Film Features

Is "The Matrix" Really a Trans Allegory? Lilly Wachowski Weighs In

Is it possible for a 90s action movie to have a stance on the politics of gender?

Reddit user nevilee

When The Matrix came out in 1999, the Wachowskis became two of the biggest up-and-coming talents in Hollywood.

Their mind-bending, effects-heavy action movie had quickly become one of the top-earning R-rated movies of all time and successfully launched phase three of Keanu Reeves' constantly evolving, eternal career (currently entering phase six).

However, as is so often the case, the project that earned the Wachowskis their cred was not everything they originally wanted it to be. As Lilly Wachowski put it in a recent interview with Netflix Film Club, "The corporate world wasn't ready for it." If they'd had their way, it would have been a much more overtly trans movie.

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Keanu Reeves’ Girlfriend Has the Most Beautiful Philosophy On Love

She's also an extraordinarily accomplished conceptual artist.

Keanu Reeves and Alexandra Grant appeared together on the red carpet yesterday at the LACMA Art + Film Gala, making their rumored relationship official.

Grant is a conceptual artist and painter who has collaborated with Reeves on several projects in the past. Yes, she's 46, but the fact that we're all praising Keanu to the high heavens for dating someone only nine years his junior reveals how low our standards are. Really, we should be praising Alexandra Grant because she seems like a genuinely extraordinary person, and we all know that our beloved Keanu deserves the best and more.

A little bit about her: Alexandra Grant moved around a lot as a child, living in Mexico City, Washington D.C., and Paris. She's always been an artist. In an interview with LA Weekly, she said, "'Artist' is the best word for all the things that I love to do and have been doing pretty consistently since I was a child: reading, staring into space, daydreaming, inventing symphonic-scale projects whether a chemistry experiment or growing seeds into plants, finding meaning in the patterns of bathroom tiles and cracks in the ceiling, believing in the goodness of people and love, drawing while listening to music, experiencing language as images and colors, and desiring to be solitary while doing most of the above."

She studied mathematics in college, then attended graduate school at the California College of the Arts in California. Currently, she is based in Los Angeles. Apparently, she can officiate weddings, and loves Toni Morrison, roller coasters, and Lana Del Rey.

Her work, which has been exhibited in galleries all over the world, "probes ideas of translation, identity, dis/location, and social responsibility," according to her website. Much of her work seems to probe the liminal space between words and communication, images and meaning. She works in dozens of mediums, from clay to glass, painting to sound. Past works include a series of collaborations with the philosopher Hélène Cixous, with whom she apparently has a "telepathic" relationship. One of their projects, called "Interior Forest," is dedicated to "transforming from participants into oneironauts, or travelers within a lucid dream space" and "exploring the peripheries of the collective unconscious."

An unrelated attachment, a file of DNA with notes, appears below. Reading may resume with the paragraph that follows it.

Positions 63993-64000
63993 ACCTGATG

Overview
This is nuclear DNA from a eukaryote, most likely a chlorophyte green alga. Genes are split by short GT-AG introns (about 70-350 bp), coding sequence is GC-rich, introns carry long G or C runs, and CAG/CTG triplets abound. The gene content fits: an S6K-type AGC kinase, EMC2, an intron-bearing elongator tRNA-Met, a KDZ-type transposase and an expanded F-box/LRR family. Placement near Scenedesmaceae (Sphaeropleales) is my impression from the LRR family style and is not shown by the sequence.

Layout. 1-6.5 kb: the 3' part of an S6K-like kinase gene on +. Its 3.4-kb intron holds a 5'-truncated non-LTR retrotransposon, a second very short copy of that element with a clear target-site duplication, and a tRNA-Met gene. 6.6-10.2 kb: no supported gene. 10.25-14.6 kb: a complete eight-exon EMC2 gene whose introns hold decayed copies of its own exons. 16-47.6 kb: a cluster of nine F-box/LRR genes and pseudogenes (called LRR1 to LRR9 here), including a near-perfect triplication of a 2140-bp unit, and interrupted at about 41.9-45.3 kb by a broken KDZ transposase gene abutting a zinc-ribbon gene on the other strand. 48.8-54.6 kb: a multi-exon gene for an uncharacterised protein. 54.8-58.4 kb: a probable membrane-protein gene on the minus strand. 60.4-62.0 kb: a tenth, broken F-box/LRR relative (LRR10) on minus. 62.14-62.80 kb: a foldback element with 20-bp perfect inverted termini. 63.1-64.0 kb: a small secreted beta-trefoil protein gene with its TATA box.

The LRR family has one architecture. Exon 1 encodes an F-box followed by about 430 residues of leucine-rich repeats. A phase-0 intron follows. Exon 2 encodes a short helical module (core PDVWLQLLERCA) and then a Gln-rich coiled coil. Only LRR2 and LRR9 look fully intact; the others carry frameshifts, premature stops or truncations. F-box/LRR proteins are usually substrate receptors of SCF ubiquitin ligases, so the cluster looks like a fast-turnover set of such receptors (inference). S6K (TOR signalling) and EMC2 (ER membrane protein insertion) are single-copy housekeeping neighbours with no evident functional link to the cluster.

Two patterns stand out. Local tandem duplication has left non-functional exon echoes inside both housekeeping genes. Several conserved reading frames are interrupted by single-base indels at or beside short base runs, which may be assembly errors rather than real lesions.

Other works include a series of collage-like paintings called "Born to Love," inspired by the Greek myth Antigone. She also directed a film called Taking Lena Home.

She has many brilliant philosophies about art, storytelling, religion, and of course, love. In an interview with The Creative Independent, she announced her own three-pronged definition of love. "The first part of it is self love," she said. "I don't think that we can truly help other people until we've worked on our own healing, or else we are going to keep promoting inherited or naturalized belief systems that aren't useful within the work we do. Self love is the first step to being able to love others. The second is really just that sense of loving other people in our community, doing more than maybe we're comfortable doing. But it has to come from a place of self-healing first. The third is loving the responsibility we have to love others who are different than we are. Politics and business thrive from creating false differences between us. I think that we really are in a time where we need to love those who are different than we are, and take action and responsibility towards that."

Grant has applied her definition extensively in her own life. She's a philanthropist, and created the grantLOVE project, which funds arts-based nonprofits in LA.

In terms of her relationship with Reeves, Grant has been collaborating with the Matrix star for quite a while. Grant was introduced to Reeves through a mutual friend, for whom they later threw a joint birthday party, and they became close cooking steaks at the event. "From the beginning, we were collaborating," said Grant in an early interview.

She later illustrated two of his books, 2011's adult picture book Ode to Happiness and 2016's book of poetry, Shadows. The latter book later became an interdisciplinary collaboration between Reeves and Grant.